A Longer Note About Notes

There’s something about barbershop music that makes the genre so unique. It’s at once wholly American and wholly global, as the existence of organizations like Sweet Adelines International demonstrates.

In San Antonio, we have the Alamo Metro Chorus, a local chapter of Sweet Adelines. AMC and its affiliated quartets regularly travel and compete regularly in international showcases. I’ve heard them, so I can tell you they deserve it.

Which brings us to last weekend. Continue reading

If This Is Paradise, I Wish I Had A Sonic Lawnmower

Since I’ve committed to life as a Doctor Who blogger, I’ve often surprised myself with the connections I’ve made. Not so much within the show itself – it’s easy to find traces of a past story or a past Doctor in the current series. It’s Doctor Who – there’s always going to be at least a piece of its past in its present.

No, the surprise comes from the connections I find outside of the series, the things an episode reminds me of as I’m watching it. Last week’s episode is a perfect example. I didn’t go into “Flatline” looking for a Bourne Identity parallel, but once I found it, it just made perfect sense to explore that.

With all that in mind, you really have to wonder about the kind of mind that goes from Doctor Who to Talking Heads…
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Look At What They Make You Give

One of the many assets of Doug Liman’s The Bourne Identity (spoilers ahead) is Clive Owen’s character, called the Professor. Like Jason Bourne, the Professor’s one of the Treadstone program’s assassins, a laconic piece of work who says nary a syllable until he finally catches up with his quarry. And once Bourne has gunned him down, he uses his dying words to reflect on the terrible bond they share:

Look at us. Look at what they make you give.

Bourne himself will repeat those words in The Bourne Ultimatum. It’s a commentary on the way Treadstone has leached the good from them both, in the name of a supposed higher purpose.

And after seeing the latest Doctor Who, the road from the Professor to the Doctor might not be as far as you’d think. Or hope.

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These Are The Musical Voyages…

Spend the briefest length of time with me, and you’ll know that I love film music. I’ve been in love with film music for the better part of my life. It’s effectively permeated my DNA.

Spend a slightly longer length of time with me, and you’ll know that it all started with Jerry Goldsmith and his iconic score for Star Trek: The Motion Picture. Since I first heard “THE score” all those years ago, music has been a huge part of my Star Trek experience.

And last night, that experience took me to a whole new dimension.
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It’s Complicated, But Does It Really Have To Be THAT Complicated?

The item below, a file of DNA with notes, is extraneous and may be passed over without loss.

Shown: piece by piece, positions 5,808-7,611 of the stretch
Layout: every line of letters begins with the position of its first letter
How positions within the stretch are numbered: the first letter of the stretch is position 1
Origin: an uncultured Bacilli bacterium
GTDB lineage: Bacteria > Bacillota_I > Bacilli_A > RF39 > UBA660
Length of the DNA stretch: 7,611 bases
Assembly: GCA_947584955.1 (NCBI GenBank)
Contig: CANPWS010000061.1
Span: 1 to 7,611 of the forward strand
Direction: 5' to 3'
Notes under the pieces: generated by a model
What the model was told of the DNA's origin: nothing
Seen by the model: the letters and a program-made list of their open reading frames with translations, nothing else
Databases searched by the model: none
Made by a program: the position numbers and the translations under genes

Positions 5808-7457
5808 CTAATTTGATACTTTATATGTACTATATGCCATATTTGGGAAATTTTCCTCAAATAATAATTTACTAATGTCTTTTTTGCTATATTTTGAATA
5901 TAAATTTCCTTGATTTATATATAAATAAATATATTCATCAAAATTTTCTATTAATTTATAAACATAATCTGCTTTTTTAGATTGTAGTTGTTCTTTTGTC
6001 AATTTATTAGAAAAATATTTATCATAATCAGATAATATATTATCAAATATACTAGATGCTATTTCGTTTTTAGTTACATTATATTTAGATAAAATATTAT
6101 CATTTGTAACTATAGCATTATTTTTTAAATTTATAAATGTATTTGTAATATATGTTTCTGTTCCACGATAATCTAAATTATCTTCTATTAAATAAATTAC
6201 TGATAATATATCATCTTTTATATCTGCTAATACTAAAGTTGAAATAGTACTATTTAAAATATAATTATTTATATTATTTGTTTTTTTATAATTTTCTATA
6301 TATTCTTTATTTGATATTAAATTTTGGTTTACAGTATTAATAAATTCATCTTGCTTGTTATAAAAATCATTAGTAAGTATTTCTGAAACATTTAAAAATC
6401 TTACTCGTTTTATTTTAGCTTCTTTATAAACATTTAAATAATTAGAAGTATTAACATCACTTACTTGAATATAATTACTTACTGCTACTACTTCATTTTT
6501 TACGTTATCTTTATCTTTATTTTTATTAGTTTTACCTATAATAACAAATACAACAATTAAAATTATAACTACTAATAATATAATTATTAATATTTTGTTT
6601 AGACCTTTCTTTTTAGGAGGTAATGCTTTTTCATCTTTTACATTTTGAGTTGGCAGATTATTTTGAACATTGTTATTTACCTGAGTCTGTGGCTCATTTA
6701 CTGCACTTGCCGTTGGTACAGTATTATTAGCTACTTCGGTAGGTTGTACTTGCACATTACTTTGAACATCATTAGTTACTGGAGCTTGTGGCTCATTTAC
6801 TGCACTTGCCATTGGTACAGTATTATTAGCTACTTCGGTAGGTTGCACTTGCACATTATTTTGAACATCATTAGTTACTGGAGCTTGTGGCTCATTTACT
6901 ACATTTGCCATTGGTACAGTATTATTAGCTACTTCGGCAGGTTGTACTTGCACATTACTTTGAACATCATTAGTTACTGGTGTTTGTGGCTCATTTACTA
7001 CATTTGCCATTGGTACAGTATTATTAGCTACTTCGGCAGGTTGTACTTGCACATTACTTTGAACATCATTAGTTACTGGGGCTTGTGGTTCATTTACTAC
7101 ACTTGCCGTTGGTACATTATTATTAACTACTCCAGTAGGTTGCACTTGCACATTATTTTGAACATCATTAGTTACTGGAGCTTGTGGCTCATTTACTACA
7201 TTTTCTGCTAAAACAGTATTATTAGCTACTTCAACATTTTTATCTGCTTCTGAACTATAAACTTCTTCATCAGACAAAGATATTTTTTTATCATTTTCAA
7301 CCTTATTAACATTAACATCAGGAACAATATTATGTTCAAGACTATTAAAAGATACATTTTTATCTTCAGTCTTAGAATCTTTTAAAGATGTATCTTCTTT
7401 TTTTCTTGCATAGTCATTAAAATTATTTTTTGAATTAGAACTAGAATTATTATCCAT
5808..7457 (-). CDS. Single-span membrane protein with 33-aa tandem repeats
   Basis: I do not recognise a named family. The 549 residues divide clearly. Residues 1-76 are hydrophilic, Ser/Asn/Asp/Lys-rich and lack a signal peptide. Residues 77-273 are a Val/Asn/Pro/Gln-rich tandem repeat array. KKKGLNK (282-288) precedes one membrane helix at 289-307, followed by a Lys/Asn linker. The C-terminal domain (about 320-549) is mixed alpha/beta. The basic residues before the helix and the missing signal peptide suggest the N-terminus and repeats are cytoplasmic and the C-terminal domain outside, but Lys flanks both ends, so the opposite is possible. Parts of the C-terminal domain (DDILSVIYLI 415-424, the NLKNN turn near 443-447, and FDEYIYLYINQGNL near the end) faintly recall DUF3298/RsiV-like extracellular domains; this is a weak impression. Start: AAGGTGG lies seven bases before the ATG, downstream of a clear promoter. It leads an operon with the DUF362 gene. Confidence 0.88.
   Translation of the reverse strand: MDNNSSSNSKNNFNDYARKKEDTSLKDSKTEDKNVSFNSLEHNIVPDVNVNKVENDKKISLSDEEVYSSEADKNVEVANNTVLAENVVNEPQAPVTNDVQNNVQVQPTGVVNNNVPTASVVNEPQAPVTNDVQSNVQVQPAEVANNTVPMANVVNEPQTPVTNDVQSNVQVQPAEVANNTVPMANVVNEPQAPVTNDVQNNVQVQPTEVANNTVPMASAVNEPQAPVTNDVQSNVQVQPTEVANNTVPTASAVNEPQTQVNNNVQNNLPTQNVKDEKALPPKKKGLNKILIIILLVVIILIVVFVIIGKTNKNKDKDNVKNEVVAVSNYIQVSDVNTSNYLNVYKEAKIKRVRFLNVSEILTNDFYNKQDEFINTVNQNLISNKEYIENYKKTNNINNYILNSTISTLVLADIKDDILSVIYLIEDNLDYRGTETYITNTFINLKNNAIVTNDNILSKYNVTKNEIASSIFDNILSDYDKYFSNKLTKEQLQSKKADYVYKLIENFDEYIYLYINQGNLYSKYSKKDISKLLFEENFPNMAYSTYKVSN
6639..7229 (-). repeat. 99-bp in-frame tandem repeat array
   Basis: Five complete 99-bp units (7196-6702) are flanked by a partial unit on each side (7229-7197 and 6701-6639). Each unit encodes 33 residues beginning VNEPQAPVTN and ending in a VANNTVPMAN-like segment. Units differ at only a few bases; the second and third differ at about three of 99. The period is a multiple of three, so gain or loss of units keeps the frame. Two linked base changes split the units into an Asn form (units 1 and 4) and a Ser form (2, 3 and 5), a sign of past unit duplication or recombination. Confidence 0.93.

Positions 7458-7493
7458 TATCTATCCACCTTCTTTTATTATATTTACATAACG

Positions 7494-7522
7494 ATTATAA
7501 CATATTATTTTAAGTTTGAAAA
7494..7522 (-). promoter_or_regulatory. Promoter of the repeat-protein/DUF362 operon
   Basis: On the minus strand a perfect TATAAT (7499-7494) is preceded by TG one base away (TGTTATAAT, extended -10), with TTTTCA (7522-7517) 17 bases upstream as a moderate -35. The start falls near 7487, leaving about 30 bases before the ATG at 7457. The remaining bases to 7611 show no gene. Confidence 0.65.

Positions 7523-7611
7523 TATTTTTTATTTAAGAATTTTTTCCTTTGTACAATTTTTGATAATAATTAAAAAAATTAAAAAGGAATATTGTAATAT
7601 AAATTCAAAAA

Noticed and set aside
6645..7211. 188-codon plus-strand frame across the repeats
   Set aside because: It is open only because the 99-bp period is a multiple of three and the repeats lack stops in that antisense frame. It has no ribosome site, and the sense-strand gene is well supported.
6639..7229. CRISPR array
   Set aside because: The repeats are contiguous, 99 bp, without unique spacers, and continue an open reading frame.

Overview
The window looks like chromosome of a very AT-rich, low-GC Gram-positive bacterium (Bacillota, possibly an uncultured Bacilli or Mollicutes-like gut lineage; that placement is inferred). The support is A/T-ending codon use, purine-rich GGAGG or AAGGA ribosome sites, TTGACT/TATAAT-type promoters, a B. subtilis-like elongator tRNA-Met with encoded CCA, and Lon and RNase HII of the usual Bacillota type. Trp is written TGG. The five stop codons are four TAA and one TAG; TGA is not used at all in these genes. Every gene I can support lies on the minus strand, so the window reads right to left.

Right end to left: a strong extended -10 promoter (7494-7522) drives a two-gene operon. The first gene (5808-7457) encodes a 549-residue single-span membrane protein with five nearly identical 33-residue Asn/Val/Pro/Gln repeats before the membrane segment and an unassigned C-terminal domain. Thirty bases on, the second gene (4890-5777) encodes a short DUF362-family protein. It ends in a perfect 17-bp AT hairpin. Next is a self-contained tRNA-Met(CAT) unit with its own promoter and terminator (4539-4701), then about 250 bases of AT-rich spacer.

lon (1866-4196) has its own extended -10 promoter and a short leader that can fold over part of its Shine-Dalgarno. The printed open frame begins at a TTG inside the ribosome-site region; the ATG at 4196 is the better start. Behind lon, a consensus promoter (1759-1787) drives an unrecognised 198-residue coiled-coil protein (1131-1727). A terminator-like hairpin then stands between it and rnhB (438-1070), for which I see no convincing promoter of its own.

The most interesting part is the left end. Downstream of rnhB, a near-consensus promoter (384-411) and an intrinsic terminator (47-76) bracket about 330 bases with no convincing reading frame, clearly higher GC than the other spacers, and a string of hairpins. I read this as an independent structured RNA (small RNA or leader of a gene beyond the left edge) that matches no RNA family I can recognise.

One of the many things that’s made Series 8 of Doctor Who so different from past seasons is the nature of the arc that informs the stories. In past years (especially since Steven Moffat became showrunner), those arcs were plot-driven, grounded in twists and turns and reveals of mixed justification and mixed success.

But this season, the arc is almost entirely character-driven. It’s about relationships. It’s about Clara’s relationship with the Doctor. In a way I’m not sure the show has really attempted before, Doctor Who is exploring what it means to travel with the Doctor. And it’s exploring that relationship from both sides.

And so, it’s not altogether surprising that the last two episodes have effectively changed the status to “It’s Complicated.”

But it’s still great viewing.

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What It Means To Live In Your Own Head: Thoughts on John Scalzi’s Lock In

One of John Scalzi‘s great strengths as a writer, one I wish I could better understand and emulate, is that he almost never tells the same kind of story twice. Even in the same series. Even in the same novel – The Human Division moved so deftly between space opera and political thriller and media satire and slapstick comedy and family drama that the journey was just dazzling to behold.

So, it’s no surprise that his latest novel is almost entirely unlike anything he’s written before.

But there are still plenty of surprises to be found in Lock In. And again, it’s a wonder to see them unfold.

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Growing Up With A Space Dad

We’re halfway through Series 8 of Doctor Who, and I’m beginning to think that this season is as much about Steven Moffat learning from his mistakes as it is about the Doctor learning from his.

This last week’s episode is a perfect case in point. “The Caretaker” explores a theme Moffat covered just last season in “The Power of Three”: what it’s like to try to live an ordinary life when the Doctor’s in it. But that episode never quite succeeded, while this one succeeds quite well.

The difference?

Consequences.

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